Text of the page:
The independent Republic of Estonia was created in 1918 and allowed great freedoms to Jews and other minorities. The Estonian Congress of Jewish congregations had its initial meeting on May 11-16, 1919, when many Estonian Jewish societies and organizations were established, including many Zionistic ones. Estonian Jewish youth regularly traveled and emigrated to Palestine. Kibbutz Kfar Blum and Kibbutz Ein Gev were founded in Israel’s north by Estonian immigrants. The Estonian government passed a cultural autonomy law on February 12, 1925, allowing groups over 3,000 people, to control the educational organs within its own community. (The Jewish community numbered 3,045). In 1926, Hebrew began to replace Russian in the Jewish public school in Tallinn; in 1928, a Yiddish language school was founded. A 1934 census identified 4,381 Jews living in Estonia, 2,203 of whom lived in Tallinn.

This golden age of Estonia for Jews, however, abruptly ceased with the Soviet occupation of Estonia in 1940, and the arrival of German troops in 1941.The cultural autonomy law was cancelled, Jewish businesses were nationalized, and about 10% of the Jewish population were deported to Soviet prison camps, where they perished. By 1941, the 1,000 men, women and children who remained in Estonia were killed, including Estonia’s only rabbi. Only about a dozen Jews are known to have survived in Estonia. Estonia was actually declared Judenfrei (free of Jews) by early 1942.
1,500 Jews returned to Tallinn after World War II, and records indicate that 3,714 Jews lived in Tallinn in 1959. In 1988, the Jewish Cultural Society, the first Jewish institution to be established in Estonia in 48 years, opened in Tallinn. Its establishment was the first Jewish Cultural society in the history of the Soviet Union.

On August 20, 1991, Estonia re-established its independence as a “historical continuity” from its pre-1940 status. The Jewish community was officially recognized on April 11, 1992, and a second cultural autonomy law was passed in Estonia in October 1993. As of 2012, the Jewish population of Estonia was 1,738.

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Learn the Jewish History of Estonia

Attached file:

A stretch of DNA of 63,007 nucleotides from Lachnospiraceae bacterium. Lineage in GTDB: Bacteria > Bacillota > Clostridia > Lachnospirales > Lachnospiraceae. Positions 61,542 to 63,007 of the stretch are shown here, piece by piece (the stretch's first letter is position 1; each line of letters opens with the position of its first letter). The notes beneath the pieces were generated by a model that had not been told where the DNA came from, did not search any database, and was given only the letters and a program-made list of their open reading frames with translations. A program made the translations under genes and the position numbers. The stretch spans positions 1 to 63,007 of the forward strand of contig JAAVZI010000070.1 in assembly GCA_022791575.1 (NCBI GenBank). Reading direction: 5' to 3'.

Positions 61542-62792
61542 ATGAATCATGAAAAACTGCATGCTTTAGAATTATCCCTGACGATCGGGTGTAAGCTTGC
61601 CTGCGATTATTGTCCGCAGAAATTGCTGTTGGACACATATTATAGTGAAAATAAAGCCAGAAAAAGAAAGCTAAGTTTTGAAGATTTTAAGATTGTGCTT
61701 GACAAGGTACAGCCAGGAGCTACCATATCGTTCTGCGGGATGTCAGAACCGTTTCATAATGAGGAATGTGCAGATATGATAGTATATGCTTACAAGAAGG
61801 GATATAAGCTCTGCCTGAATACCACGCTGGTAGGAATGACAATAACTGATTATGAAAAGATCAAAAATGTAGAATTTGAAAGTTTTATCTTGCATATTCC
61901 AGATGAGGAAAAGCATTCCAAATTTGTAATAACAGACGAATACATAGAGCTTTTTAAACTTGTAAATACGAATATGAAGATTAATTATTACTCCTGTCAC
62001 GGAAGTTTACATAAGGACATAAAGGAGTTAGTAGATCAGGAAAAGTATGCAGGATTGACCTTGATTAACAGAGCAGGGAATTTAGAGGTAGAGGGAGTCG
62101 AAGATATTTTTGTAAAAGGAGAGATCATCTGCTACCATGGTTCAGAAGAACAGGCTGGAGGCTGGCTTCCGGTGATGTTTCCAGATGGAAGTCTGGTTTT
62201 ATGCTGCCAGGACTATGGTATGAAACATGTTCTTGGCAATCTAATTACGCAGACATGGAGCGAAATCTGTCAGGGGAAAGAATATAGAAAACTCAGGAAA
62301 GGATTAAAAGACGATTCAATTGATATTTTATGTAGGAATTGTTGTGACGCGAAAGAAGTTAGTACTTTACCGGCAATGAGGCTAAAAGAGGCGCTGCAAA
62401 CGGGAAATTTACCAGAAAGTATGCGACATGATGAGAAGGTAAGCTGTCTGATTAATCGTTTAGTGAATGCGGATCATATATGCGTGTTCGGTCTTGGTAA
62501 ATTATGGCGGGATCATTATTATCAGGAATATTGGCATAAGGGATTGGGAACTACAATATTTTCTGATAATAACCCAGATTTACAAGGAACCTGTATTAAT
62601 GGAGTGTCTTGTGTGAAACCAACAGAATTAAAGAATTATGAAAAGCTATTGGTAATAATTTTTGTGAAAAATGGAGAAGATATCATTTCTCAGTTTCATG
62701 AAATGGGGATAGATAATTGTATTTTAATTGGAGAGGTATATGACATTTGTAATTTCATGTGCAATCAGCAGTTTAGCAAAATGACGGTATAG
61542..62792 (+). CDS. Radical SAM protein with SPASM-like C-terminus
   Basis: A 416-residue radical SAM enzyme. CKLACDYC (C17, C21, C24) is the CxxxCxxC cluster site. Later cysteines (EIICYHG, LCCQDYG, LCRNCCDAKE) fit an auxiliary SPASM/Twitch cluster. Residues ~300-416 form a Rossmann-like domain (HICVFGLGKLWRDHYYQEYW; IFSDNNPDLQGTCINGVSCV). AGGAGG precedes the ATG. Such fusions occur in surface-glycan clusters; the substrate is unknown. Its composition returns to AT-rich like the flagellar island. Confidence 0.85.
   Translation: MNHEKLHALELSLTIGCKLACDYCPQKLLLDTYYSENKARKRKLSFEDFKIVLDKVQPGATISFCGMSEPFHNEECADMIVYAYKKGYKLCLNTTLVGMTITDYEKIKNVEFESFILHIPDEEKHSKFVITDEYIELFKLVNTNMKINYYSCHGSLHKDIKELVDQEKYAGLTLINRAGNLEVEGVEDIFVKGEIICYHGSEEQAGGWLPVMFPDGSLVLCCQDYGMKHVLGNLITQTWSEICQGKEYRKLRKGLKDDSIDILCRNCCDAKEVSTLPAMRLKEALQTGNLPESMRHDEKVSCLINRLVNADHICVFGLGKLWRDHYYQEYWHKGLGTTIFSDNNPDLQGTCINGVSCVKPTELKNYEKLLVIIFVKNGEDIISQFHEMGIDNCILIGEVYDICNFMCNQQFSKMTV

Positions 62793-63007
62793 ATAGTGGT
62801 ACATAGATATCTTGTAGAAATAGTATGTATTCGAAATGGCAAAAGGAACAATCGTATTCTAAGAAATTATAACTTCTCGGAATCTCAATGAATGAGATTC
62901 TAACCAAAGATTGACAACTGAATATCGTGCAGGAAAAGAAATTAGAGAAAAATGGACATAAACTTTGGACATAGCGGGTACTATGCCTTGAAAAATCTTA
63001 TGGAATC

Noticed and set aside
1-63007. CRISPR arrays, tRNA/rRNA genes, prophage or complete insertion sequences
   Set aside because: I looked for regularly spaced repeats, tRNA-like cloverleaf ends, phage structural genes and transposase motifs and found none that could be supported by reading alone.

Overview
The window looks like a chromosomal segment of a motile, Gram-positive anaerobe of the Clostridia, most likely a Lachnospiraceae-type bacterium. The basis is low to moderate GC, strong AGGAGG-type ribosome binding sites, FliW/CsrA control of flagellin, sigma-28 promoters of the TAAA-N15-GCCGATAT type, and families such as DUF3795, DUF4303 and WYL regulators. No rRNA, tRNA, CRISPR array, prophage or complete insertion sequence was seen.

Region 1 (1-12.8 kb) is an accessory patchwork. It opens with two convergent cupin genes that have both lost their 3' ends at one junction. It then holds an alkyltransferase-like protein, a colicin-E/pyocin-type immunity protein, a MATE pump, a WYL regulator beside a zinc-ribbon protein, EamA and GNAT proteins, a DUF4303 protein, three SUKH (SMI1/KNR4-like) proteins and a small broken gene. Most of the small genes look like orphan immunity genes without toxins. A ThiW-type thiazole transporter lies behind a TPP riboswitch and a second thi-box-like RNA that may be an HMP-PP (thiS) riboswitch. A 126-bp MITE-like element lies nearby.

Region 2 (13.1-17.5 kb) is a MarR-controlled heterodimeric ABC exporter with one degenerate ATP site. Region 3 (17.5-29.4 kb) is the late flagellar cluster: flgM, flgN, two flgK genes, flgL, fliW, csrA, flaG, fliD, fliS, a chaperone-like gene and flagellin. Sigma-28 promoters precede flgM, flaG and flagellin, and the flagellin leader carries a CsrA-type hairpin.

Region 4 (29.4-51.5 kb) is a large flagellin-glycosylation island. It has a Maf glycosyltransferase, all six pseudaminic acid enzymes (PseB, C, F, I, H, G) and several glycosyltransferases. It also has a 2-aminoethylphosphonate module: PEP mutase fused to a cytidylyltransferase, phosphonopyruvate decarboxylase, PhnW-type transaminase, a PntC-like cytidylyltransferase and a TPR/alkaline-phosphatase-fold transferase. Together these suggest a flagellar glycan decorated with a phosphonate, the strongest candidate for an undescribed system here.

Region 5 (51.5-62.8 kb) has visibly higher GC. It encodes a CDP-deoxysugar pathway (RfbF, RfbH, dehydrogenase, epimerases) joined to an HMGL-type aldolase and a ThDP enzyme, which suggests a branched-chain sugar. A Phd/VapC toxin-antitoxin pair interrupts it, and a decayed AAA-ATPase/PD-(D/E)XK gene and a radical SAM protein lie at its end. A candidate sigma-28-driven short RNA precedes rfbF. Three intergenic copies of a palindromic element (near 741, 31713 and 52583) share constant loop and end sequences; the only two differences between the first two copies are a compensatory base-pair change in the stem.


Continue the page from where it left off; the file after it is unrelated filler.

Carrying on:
Before you travel to or through Estonia, learn its rich Jewish history.

Monday, August 19, 2019

The Western Light

Tens of thousands of tourists stream annually to countries such as Canada, Iceland, Norway and even the U.S. state of Alaska, to behold the exquisite Northern Lights, aurora borealis, caused by the disturbances in the magnetosphere by solar wind. In ancient times, those who wanted to see” lights” could visit the Holy Temple in Jerusalem to behold the “western light.”

In the menorah, or the Temple candelabra, the western light (ner ma’aravi), the candle closest to the tapestry that served as the entrance to the Holy of Holies (according to the opinion of Rabbi Judah the Prince in the Talmud, Menachot 98b), remained constantly burning, and from it, the other wicks of the menorah were lit. While the other six candles burned out by morning, the ner ma’aravi remained burning throughout the day (Midrash Torat Kohanim, Emor, 13:7). Some sources claim that only when the Jewish people merited such a miracle, did the wick remain burning miraculously. According to another Talmudic source (Yoma 39a), during the 40 years when Shimon the Righteous officiated as High Priest in the Temple in Jerusalem, during the Second Temple period, the western light was never extinguished.

On the 18th of Av, during the reign of King Achaz, the ner ma’aravi was extinguished. Achaz was described as the most pernicious king to reign over Judea (Chronicles II chapter 28). Achaz was a king of Judea during the First Commonwealth. His righteous son, King Hezekiah, succeeded him. Commemorating the extinguishing of the flame, the date of the 18th of Av was established as a national fast day as recorded in Megillat Ta’anit, an ancient listing of important dates on the Jewish calendar. (It is no longer observed as a fast day). It was widely seen as an omen for the future. Indeed, the destruction of the First Temple occurred 13 or 14 decades later.

Since synagogues are meant to serve as mini replicas of the Holy Temple in Jerusalem, a custom was established to maintain a permanent light in the sanctuary of all synagogues. The lamp, referred to as the ner tamid, is not placed on the western side, but rather, is usually affixed near the Holy Ark, and it is illuminated during times of prayer.